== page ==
On My Own Two Wheels, Malachi O’Doherty (2012)

A Belfast writer rediscovers his bicycle and recaptures his joie de vivre

Blackstaff Press, 9780856408892 176pp £8.99

Malachi O’Doherty has done nothing to generate headlines on his bicycle. There are no stages or the Tour de France, epic journeys across continents, or inspirational quests here. Nor has he overcome crippling hardship, life-threatening disease or any other ‘overwhelming odds’ to return to cycling. Instead, he as lost quite a lot of weight, without too much difficulty, and retuned to cycle touring – for which he had been an enthusiast some 25 years earlier.

How on earth did he find a publisher, much less a grant from the Arts Council of Northern Ireland with a pitch like that, you might ask?

The answer is two-fold. The 60-year-old freelance journalist is a well-respected, and modestly prolific writer who teaches his craft at Queen’s University Belfast. And, he has something to say – about his return to two wheels in his seventh decade.

Perhaps his most profound reflection is on the pleasures of ‘tootling’ – riding at your own speed, for pleasure, without pressure to rack up miles of to get home. It is not always as easy as it sounds, he relates, as he describes a lazy loop starting and ending at his Belfast home.

“So, I asked myself, how was I getting on with the tootling. If I had been a racer, I would have had my milometer on the handlebars and I would have been able to calculate the measure of my achievement and compare it with past exertions. But how to you quantify a tootle? Well, I was relaxed and enjoying my sandwich. I didn’t feel as if I was in a hurry to get home. I was now on the return lap with only about twelve miles to go so there was no need to think of camping anywhere for the night. The only real threat to the spirit of the tootle was that I might be tempted to speed up and reach the warmth of my own living room more quickly. There were a few steep hills in front of me and it is hard to climb nonchalantly.”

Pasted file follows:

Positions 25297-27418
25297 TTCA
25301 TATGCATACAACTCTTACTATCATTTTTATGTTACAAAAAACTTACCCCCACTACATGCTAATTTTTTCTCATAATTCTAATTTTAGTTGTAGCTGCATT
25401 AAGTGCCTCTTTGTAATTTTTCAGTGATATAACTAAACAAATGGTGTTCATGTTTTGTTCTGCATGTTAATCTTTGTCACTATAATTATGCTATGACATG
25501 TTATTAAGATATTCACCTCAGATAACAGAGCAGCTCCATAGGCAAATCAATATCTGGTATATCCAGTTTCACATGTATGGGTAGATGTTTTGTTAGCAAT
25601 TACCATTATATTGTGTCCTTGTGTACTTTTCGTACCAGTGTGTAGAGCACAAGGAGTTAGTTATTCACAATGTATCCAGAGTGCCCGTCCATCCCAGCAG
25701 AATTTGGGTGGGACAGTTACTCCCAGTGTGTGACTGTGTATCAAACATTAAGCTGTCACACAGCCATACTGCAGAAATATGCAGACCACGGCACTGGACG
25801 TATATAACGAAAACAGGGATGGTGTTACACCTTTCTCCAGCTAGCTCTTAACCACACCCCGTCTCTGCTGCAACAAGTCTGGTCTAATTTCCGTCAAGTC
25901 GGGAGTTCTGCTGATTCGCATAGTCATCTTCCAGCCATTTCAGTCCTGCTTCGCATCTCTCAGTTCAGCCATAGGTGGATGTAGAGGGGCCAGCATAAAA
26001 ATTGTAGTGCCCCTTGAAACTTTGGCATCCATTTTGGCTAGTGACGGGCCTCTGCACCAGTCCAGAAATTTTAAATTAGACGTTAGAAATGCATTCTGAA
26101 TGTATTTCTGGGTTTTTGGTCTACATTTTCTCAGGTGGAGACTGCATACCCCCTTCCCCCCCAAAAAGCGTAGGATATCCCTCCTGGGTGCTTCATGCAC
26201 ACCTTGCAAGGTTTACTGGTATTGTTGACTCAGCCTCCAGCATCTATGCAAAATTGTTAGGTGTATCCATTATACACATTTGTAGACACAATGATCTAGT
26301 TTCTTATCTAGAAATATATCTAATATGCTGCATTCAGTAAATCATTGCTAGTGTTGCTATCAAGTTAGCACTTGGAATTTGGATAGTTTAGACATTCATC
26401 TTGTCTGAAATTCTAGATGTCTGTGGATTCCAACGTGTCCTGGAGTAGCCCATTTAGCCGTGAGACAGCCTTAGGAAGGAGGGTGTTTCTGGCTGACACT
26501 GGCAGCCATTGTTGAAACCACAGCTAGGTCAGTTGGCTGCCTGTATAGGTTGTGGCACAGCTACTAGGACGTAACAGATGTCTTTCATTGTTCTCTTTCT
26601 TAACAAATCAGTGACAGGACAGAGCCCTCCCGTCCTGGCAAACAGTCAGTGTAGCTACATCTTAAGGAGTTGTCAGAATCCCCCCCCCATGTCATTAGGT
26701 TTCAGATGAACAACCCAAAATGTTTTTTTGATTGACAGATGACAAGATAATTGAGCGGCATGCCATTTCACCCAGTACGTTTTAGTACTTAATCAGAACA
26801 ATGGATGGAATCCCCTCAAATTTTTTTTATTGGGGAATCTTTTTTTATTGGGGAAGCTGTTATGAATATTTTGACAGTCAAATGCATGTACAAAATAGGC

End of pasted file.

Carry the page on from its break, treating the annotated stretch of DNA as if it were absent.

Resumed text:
He is good too on the way that, over the course of an adult lifetime, enthusiasms come and go, affected in part by partners, job opportunities and family.

This is a book as gentle-spirited as Doherty’s brand of cycling, part memoir, part psycho-geography, part meditation on the experience of ageing. It is also a engaging read and a compelling argument for the unhurried pleasures of exploring by bicycle, whatever your age.

PS Oct 12


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